|Publication number||US3635759 A|
|Publication date||Jan 18, 1972|
|Filing date||Apr 4, 1969|
|Priority date||Apr 4, 1969|
|Publication number||US 3635759 A, US 3635759A, US-A-3635759, US3635759 A, US3635759A|
|Inventors||Howatt Glenn N|
|Original Assignee||Gulton Ind Inc|
|Export Citation||BiBTeX, EndNote, RefMan|
|Patent Citations (5), Referenced by (25), Classifications (6)|
|External Links: USPTO, USPTO Assignment, Espacenet|
nited States Patent  3,635,759 HOW/Mt 51 Jan. 18, 1972  METHOD OF ELIMINATING VOIDS IN one or more metallic coatings or layers on predetermined CERAMIC BODIES Glenn N. Howatt, Metuchen, NJ.
Gulton Industries, Inc., Metuchen, NJ.
Apr. 4, 1969 Inventor:
 US. Cl ..117/212, 29/25.42, 117/61,
117/62, 117/70, 117/70 A, 117/119, 117/217 Int. Cl. .HOIg 13/04 Field ofSearch ..1 17/70, 7OA,71,62,215,
 References Cited UNITED STATES PATENTS Primary ExaminerAlfred L. Leavitt Assistant Examiner--Alan Grimaldi Attorney-Wallenstein, Spangenberg, Hattis & Strampel 57 ABSTRACT A method of making a high-density monolithic ceramic body where the body comprises a multiplicity of ceramic layers with ceramic layers inside the body, each coated layer being initially separately formed by applying a flowable mixture of raw ceramic particles, binder and solvent upon a support surface or subjacent dried metal coated ceramic layer, drying the same, applying a metallic coating to the previously dried layer of ceramic material, drying the same, and repeating these operations until a lamina of desired thickness is formed having the appropriate number of interleaved metallic coatings. Dur' ing the formation of the lamina, gross voids caused by the dripping of solvent into the subjacent layer or layers and replacement thereby by air are eliminated by providing the support surface with small air suction openings through which flowable ceramic cannot pass and drawing air through the one or more dried layers to eliminate the formation of air pockets in the uppermost flowable ceramic material by preventing air from within the porous dried subjacent layer from displacing the solvent in the flowable layer. Voids formed in the process of firing raw ceramic bodies with metallic coatings or layers therein, whether formed by the above or other processes, are reduced or eliminated after the raw ceramic firing operation by a process involving the initial complete encasement of the metallic coatings or layers by raw ceramic material before the firing operation so that after the firing operation the metallic coatings are completely encased by a gastight shell or cured ceramic material. The fired bodies of ceramic material are then placed in a pressure chamber'and heated therein to a temperature which softens the ceramic body so that pressure on the shell compresses and compacts the body of ceramic material to increase its density.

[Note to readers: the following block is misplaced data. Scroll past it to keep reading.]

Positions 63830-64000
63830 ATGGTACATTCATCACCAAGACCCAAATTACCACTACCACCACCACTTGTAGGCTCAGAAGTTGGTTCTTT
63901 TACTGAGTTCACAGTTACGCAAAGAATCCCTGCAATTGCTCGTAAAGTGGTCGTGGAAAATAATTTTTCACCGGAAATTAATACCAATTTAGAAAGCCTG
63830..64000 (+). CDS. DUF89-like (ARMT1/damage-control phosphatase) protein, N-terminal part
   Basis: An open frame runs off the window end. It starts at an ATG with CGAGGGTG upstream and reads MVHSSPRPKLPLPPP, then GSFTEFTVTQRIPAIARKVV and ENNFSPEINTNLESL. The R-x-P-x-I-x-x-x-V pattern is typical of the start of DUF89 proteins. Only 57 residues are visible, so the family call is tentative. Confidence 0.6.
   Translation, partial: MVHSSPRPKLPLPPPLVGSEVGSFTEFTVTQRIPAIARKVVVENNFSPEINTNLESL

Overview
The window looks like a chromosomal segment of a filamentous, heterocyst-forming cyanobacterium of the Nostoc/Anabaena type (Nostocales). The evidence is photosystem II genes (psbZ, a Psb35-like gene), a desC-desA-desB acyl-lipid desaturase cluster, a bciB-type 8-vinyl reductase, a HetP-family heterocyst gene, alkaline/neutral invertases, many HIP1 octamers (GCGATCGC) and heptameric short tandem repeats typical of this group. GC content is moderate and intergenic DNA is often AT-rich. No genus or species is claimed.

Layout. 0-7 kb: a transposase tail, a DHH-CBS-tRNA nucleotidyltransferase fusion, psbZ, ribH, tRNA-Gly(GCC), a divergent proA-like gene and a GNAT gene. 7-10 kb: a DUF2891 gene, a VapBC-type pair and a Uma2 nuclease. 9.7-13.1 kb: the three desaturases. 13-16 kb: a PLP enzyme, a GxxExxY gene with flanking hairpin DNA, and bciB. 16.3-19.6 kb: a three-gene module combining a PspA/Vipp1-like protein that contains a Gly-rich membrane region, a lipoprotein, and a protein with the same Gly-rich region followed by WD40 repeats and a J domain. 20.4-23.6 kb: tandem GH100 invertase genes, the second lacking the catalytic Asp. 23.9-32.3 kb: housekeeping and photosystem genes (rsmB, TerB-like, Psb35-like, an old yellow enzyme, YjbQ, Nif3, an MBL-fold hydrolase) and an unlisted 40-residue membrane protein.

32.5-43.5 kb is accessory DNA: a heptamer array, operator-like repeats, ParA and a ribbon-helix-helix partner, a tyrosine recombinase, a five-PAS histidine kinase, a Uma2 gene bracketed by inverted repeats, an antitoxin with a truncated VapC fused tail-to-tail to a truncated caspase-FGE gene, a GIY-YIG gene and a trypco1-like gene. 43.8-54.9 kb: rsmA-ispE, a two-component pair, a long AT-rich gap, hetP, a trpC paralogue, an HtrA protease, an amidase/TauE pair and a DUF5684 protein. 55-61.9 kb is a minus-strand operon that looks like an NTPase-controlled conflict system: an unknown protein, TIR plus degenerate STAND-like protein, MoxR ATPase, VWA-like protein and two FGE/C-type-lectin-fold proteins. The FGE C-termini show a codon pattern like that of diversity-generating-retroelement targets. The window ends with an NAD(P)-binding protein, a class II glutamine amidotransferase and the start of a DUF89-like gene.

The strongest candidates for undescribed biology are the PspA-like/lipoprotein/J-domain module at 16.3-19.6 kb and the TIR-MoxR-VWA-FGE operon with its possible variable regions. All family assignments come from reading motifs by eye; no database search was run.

1 11 Claims, 8 Drawing Figures METHOD OF ELIMINATING VOIDS IN CERAMIC BODIES This invention relates generally to a method of forming ceramic components, and more particularly to forming ceram ic components of the type having metallic coatings or layers therein serving as electrodes for such electrical devices as multilayer capacitors or transducers. Specifically, this invention is directed to a method of forming internally electroded multilayered monolithic ceramic bodies of high uniform density.